Spectral Doppler: Coronary Sinus

Obtaining the spectral Doppler

  • From the Mid-esophageal Four Chamber view, advance the probe and retroflex to identify the coronary sinus (CS) in long axis. The final two-dimensional TEE view should appear like the following:
  • To assess coronary sinus flow place the pulsed wave (PW) sample 1 cm deep within the centre of the CS (figure 1).
  • To aid identification of the CS, apply colour Doppler using a low velocity scale (< 40 cm/sec).
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Figure 1: Three-dimensional heart model shown in cross-section to highlight the position of the TEE plane in the deep four chamber coronary sinus view. A) Anterior view of the heart with TEE plane. B) Superior view of the heart. The blue dotted line represents the orientation of the pulsed wave cursor and the blue circle indicates the position of the sample box within the coronary sinus. Key: * = Coronary Sinus, LA = Left atrium, RA = Right atrium, RV = Right ventricle.

Features of cornary sinus spectral Doppler

pulse wave spectral doppler of Mitral Valve

Figure 2: Spectral doppler data acquired for blood flow through the coronary sinus. In the upper right, a two dimensional TEE image of the deep four chamber coronary sinus view; the blue circle indicates the location of the sample volume where the coronary sinus meets the right atrium. In the lower half of the image, a spectral doppler trace shows the relationship between red blood cell velocity and time. The baseline is orange. Key: D = Diastolic wave, S = Systolic wave.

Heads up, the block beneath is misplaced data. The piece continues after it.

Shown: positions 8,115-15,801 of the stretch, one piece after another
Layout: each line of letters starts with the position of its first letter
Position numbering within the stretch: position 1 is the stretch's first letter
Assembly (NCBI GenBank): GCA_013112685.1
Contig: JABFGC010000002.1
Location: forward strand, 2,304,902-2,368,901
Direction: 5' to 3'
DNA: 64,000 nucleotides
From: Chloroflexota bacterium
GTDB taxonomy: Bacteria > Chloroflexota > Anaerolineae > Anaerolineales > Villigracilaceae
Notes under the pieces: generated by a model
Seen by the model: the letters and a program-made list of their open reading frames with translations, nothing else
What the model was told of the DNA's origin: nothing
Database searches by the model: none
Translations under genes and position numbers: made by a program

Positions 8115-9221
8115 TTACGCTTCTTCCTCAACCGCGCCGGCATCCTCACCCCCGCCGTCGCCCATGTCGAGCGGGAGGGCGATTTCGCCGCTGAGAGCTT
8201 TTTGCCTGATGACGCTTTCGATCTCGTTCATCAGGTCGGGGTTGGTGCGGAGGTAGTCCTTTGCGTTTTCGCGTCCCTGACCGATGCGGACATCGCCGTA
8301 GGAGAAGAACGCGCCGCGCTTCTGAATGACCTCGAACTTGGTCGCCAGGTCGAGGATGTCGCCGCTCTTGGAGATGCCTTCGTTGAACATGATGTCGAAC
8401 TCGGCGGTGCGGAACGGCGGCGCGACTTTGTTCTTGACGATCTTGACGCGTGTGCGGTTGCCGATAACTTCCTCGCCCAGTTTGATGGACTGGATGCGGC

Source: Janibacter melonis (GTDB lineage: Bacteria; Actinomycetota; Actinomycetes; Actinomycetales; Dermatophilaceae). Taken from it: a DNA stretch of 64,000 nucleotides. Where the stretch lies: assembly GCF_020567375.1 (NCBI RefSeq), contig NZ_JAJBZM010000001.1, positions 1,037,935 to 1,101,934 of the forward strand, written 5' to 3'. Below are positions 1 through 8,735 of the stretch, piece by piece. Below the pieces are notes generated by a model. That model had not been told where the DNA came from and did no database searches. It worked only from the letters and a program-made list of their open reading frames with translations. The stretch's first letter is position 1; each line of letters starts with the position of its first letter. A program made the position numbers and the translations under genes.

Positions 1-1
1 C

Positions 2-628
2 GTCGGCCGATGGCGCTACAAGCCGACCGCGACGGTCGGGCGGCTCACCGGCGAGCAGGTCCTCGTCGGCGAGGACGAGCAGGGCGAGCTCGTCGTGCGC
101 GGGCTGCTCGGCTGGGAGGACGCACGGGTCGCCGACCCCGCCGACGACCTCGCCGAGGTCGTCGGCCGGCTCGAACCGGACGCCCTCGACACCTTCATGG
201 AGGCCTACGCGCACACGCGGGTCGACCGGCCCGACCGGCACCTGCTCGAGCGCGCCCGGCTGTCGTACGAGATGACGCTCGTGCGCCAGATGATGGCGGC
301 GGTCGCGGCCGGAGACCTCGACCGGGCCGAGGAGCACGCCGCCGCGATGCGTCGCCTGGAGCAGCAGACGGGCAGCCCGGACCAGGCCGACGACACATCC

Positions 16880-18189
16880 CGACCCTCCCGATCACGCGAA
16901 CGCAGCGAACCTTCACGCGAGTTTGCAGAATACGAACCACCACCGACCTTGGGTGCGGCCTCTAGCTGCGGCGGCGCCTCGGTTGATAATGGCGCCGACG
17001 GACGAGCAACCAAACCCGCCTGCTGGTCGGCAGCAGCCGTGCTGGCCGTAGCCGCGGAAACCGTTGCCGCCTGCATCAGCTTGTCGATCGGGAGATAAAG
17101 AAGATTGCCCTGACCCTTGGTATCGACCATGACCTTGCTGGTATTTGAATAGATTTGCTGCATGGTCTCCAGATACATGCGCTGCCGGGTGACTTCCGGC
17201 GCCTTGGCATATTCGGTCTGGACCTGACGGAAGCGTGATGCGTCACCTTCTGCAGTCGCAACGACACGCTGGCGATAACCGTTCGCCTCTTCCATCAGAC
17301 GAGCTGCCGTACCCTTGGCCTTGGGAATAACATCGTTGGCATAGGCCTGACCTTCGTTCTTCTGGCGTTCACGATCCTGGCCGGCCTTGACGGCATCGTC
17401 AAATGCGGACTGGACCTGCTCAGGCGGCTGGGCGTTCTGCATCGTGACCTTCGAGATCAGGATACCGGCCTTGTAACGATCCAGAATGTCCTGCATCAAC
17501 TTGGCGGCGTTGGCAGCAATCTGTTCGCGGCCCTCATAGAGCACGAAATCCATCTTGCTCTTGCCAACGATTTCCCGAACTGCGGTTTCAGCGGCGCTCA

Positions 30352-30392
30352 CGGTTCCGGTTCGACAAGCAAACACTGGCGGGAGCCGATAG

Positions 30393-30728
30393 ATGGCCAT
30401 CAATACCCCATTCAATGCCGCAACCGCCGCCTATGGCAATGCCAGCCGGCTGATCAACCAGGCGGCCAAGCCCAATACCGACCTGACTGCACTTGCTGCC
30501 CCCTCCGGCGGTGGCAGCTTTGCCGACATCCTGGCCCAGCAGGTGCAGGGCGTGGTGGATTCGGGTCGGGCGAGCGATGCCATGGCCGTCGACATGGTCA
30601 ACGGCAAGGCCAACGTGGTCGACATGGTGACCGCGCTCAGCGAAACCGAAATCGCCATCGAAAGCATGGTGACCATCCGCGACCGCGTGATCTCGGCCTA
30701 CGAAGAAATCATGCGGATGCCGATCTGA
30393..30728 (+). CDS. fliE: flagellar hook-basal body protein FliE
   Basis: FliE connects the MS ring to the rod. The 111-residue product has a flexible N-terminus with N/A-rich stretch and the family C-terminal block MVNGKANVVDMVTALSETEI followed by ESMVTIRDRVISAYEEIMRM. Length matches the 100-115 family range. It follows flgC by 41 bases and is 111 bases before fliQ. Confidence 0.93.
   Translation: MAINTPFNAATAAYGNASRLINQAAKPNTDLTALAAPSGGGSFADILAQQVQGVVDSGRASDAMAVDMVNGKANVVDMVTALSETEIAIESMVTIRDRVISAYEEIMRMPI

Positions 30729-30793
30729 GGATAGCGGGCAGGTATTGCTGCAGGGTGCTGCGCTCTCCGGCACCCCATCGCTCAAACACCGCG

• A normal coronary sinus spectral Doppler trace has two peaks: the Systolic (S) and Diastolic (D) wave. Both waves are seen below the baseline as the direction of blood flow is away from the transducer (figure 2).
  • CS wave velocity is less than 50 cm/sec.

Physiological variation

  • Respiratory variation

Pathological variation

  • Volume overload
  • Tricuspid valve disease
  • Arrhythmias